North Korea's Nuke Activities Concern South

South Korea (search) expressed deep concern Wednesday over North Korea's (search) possible moves to make more weapons-grade plutonium (search) and urged the communist country to return to international disarmament talks.

"The government is closely watching activities at the North's Yongbyon nuclear reactor, and we cannot but express serious concern should the North move toward reprocessing," Foreign Minister Ban Ki-moon told reporters. "Such activity is not in the interest of the North or the international community."

North Korea's 5-megawatt reactor at Yongbyon was reloaded with a fresh batch of 8,000 fuel rods in early 2003, after international inspectors were expelled following a breakdown of a 1994 U.S.-North Korean agreement on halting Pyongyang's nuclear weapons development.

The South Korean government confirmed Monday that the North has suspended work at the reactor — a move that could allow the removal of spent fuel rods for reprocessing to extract weapons-grade plutonium.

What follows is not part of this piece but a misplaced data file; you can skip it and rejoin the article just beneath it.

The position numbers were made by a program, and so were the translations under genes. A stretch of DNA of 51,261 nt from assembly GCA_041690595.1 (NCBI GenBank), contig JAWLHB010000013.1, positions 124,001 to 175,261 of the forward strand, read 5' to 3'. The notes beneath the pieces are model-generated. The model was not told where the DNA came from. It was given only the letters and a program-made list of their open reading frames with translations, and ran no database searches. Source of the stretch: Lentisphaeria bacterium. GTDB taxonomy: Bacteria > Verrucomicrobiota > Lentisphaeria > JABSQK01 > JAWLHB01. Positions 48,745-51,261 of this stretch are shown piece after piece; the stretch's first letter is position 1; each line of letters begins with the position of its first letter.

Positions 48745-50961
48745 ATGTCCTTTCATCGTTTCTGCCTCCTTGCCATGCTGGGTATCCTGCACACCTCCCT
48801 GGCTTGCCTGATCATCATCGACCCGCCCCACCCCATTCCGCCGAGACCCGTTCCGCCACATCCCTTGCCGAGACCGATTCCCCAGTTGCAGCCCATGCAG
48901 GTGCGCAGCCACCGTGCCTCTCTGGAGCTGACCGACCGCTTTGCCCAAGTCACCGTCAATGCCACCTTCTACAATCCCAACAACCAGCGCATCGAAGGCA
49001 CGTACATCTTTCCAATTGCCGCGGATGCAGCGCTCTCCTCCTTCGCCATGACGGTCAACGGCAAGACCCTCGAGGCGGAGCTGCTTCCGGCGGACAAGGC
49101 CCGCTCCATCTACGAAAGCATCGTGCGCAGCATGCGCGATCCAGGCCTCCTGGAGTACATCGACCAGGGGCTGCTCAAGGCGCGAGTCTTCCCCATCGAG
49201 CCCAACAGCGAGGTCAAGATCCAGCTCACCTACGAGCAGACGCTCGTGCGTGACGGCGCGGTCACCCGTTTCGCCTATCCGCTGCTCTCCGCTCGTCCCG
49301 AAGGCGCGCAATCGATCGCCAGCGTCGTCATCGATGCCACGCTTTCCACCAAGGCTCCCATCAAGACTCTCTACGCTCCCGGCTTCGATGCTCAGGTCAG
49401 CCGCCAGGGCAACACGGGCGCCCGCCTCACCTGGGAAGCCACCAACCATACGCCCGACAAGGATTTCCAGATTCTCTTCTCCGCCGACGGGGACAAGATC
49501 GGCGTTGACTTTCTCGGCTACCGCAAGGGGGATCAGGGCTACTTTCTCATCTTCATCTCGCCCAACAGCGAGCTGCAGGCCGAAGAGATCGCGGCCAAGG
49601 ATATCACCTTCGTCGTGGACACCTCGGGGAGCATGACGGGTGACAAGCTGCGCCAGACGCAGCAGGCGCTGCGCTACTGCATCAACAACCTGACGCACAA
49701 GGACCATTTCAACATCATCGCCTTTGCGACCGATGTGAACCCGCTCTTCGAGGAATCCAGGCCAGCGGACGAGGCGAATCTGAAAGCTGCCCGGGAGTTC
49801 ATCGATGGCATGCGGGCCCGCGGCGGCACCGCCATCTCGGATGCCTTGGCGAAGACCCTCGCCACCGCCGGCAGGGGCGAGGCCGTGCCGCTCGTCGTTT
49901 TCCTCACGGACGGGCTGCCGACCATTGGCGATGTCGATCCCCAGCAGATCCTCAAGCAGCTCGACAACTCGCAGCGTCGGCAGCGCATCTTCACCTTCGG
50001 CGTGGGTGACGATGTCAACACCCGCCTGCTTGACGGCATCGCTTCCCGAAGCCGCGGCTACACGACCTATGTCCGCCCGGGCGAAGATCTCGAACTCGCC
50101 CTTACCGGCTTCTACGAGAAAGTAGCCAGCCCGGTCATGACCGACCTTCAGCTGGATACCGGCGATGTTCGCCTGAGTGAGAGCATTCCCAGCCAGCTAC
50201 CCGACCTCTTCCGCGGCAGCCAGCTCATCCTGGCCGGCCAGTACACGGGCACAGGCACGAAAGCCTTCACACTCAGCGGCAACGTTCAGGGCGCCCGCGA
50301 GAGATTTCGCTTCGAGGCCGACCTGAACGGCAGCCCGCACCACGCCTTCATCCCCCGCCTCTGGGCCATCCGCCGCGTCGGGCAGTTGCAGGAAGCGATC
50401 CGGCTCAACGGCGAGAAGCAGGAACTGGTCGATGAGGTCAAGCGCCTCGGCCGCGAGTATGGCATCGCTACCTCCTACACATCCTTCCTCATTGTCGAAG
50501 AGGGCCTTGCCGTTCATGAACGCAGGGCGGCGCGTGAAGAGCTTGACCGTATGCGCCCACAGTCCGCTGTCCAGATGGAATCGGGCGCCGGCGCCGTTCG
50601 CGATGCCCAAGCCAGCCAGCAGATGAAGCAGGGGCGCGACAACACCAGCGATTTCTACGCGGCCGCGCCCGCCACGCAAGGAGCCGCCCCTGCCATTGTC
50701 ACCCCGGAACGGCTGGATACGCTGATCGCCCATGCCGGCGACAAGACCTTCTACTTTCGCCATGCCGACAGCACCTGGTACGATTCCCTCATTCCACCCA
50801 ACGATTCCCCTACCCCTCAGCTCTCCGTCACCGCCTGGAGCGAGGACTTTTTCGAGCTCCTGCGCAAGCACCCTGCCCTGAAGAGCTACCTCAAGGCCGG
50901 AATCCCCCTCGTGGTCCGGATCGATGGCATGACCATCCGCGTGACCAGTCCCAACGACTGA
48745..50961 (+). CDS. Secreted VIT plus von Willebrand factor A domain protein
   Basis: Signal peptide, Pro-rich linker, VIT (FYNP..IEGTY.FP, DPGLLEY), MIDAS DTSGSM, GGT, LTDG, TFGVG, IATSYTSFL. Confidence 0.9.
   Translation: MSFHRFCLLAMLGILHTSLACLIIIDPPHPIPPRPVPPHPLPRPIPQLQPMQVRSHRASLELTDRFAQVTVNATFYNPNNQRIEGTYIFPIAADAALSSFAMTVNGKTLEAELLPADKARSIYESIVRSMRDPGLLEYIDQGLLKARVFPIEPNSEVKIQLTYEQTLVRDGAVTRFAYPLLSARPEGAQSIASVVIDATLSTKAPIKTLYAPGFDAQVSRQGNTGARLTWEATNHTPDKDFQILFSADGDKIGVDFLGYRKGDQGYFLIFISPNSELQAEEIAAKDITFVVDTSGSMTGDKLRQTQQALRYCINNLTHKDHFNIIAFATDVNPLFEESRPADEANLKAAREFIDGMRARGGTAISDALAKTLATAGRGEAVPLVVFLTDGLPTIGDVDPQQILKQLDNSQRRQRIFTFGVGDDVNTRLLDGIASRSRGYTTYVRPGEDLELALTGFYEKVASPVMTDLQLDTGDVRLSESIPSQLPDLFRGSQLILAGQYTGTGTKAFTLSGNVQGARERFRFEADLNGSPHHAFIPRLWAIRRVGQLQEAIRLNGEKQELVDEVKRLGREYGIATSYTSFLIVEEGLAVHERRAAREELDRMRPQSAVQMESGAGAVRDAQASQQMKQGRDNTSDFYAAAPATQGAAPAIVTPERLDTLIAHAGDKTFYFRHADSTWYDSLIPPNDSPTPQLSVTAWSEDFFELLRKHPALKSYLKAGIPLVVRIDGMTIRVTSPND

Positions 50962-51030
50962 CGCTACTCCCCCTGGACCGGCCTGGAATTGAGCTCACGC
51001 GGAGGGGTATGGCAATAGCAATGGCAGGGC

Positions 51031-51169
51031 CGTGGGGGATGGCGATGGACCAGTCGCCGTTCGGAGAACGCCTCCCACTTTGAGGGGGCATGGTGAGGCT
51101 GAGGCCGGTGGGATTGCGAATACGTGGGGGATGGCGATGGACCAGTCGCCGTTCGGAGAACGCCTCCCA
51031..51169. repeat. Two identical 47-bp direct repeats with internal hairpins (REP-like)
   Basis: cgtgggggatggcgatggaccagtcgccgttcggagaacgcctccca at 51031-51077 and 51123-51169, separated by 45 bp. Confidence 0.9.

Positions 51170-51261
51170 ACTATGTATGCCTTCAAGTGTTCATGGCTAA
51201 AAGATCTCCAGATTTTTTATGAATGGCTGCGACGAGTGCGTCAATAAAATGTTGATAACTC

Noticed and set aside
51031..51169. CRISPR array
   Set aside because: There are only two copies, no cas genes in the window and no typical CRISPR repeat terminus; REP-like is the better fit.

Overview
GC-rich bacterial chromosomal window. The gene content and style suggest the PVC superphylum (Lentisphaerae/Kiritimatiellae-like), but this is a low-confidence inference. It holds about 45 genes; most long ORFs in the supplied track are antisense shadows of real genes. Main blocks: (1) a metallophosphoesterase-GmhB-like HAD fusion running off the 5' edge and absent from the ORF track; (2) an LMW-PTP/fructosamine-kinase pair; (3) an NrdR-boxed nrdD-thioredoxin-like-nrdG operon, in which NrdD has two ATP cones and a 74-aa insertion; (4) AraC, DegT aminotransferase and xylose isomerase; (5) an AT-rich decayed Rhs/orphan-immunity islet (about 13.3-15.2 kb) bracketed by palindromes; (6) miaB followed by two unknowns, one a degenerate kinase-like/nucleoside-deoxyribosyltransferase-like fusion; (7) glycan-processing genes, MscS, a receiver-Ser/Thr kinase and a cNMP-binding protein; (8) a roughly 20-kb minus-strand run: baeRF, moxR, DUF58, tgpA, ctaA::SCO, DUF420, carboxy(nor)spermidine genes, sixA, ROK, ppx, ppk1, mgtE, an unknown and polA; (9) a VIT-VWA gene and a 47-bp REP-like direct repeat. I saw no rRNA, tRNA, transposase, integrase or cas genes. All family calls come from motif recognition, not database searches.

International talks to convince the North to abandon its nuclear ambitions — including China, Japan, Russia, South Korea and the United States — have been suspended since last June. Pyongyang further decreased prospects for a resolution after announcing Feb. 10 that it possessed nuclear weapons and would indefinitely boycott the negotiations.

North Korea has also since demanded the United States recognize it as an equal dialogue partner and apologize for U.S. Secretary of State Condoleezza Rice labeling the North one of the world's "outposts of tyranny."

On Wednesday, Ban again downplayed comments by senior U.S. officials about the possibility of referring the North's nuclear activities to the U.N. Security Council, saying that would be a last resort to be taken only when current diplomatic efforts fail.

"There have been no discussion between South Korea and the United States on this," he said, adding that countries to the six-party talks were still talking about bringing the North back to the negotiating table.

In the continuing diplomacy over the standoff, South Korean Defense Minister Yoon Kwang-ung departed Wednesday for a trip to Russia, where he will meet with his counterpart there to discuss the North Korea issue and other concerns.